From all indications, this year will be the most aggravating road construction season in decades. Not only will key parts of Washington Road go to gridlock, but connecting arteries like Cochran Road and Bower Hill Road will add to the delay. And Mt. Lebanon isn’t the only community planning to embroil traffic — roadblocks are popping up everywhere.
Yes, it will certainly be frustrating, maddening, infuriating to be stuck in a two-mile-per-hour parade. Add the summer heat, boiling radiators, dying air conditioners and an occasional fender-bender. It will be recipe for Hell on Earth. Yet, inevitable as all this will be, you don’t have to join in.
There is another way. A better way. Make it a game. All you have to do is change your attitude from negative to positive.
Of course, this game will require you to change the way you customarily do things. Change is like that. You must break old habits, be imaginative, invent new pathways. And along the way, become totally unpredictable. Nevertheless, under these circumstances, the change is worth it. As one of those self-help books preaches: “The behavior that got you here isn’t going to work anymore.”
My dentist, who drives between Upper St Clair and Crafton every day, has developed a cunning way to avoid most of the traffic during rush hour. It took him years to perfect his route. And now, when it really counts, his secret trail will get him around the entire Mt. Lebanon construction zone with ease.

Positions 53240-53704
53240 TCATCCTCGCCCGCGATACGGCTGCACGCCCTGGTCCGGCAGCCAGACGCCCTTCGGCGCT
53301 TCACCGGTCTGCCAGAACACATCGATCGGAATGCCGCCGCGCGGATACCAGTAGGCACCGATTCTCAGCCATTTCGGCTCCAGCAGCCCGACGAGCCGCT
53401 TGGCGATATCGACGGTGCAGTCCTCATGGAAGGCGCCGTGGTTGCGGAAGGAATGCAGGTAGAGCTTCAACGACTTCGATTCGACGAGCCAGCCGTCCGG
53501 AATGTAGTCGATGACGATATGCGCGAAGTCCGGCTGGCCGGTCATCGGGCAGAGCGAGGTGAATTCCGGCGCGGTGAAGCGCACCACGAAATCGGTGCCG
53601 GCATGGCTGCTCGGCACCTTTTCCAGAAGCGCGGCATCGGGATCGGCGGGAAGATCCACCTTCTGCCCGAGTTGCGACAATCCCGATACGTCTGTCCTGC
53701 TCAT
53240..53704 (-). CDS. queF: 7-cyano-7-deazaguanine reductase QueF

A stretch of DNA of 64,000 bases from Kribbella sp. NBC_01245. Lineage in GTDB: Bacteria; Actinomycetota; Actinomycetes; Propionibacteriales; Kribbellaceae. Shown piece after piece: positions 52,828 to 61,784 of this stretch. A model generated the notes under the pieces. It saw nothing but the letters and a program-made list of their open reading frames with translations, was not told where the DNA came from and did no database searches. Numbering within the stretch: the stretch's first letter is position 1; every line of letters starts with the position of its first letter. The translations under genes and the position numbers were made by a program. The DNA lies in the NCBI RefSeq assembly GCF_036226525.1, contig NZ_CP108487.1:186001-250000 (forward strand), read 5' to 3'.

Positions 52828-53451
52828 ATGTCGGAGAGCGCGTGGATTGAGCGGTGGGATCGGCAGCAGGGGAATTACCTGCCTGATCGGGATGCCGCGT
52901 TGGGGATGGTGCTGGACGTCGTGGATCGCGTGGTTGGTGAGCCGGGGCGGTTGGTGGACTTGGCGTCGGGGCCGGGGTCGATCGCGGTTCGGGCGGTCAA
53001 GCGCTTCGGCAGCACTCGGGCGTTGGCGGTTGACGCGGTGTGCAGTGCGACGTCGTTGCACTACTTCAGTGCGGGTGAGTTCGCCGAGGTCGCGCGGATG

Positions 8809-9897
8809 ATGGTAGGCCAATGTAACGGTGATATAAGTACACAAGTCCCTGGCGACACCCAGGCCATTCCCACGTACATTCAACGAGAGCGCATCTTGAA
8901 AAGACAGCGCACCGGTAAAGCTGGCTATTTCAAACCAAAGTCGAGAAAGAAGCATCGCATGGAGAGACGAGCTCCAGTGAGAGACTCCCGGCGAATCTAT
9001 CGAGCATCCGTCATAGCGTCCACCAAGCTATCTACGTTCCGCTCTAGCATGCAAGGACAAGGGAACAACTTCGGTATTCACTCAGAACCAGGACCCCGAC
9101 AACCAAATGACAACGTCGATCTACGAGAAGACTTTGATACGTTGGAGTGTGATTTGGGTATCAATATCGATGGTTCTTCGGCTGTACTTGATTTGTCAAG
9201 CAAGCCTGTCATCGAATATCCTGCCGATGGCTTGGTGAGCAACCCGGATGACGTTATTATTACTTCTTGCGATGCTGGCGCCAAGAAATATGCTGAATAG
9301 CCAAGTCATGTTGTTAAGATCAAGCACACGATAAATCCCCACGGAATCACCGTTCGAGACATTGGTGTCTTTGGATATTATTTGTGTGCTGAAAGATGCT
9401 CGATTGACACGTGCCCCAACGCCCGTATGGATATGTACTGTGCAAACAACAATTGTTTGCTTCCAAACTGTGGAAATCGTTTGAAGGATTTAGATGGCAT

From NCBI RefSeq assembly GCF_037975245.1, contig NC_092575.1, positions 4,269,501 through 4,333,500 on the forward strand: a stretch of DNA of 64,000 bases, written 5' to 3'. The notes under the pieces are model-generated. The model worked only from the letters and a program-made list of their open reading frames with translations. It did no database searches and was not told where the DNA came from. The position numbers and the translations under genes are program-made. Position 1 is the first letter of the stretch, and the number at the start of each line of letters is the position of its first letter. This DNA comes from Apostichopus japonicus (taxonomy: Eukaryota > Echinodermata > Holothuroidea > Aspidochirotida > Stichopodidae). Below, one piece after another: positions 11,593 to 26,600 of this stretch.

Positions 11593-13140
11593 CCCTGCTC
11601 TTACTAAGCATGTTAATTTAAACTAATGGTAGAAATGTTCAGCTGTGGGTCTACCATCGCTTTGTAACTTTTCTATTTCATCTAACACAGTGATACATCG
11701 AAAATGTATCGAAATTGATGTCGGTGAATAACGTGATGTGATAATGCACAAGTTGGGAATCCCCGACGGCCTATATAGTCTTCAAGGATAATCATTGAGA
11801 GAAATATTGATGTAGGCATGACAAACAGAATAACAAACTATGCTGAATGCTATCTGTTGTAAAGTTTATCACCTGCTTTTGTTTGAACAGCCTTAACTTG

You can do it, too. But don’t ask my dentist how. You have a different starting and ending point. You have to figure it out yourself. Thats most of the fun.
Here’s a few tips:
• Scout enemy territory during low traffic times. The obstacle course is constantly changing.
• Practice and perfect your run-around routes. For complex routes, keep a notebook.
• Consider changing the places where you buy groceries, gas, fast food. Choose destinations that don’t require crossing enemy lines.
• When it makes sense, walk, ride a bicycle, take the T or just stay home.
• Shop as much as possible on Sunday. Stockpile.
• Order more stuff on-line.
• Work on your house.
• Read. Electronic books are best — they come to you, courtesy of Amazon, in a whisper.
• Most of all, when you must drive, keep your eyes and mind on the road. If you surrender to distractions, you could miss the only opportunity to duck into a side street before being enveloped in a 30-minute road trap.
• And every time you outwit the enemy, celebrate.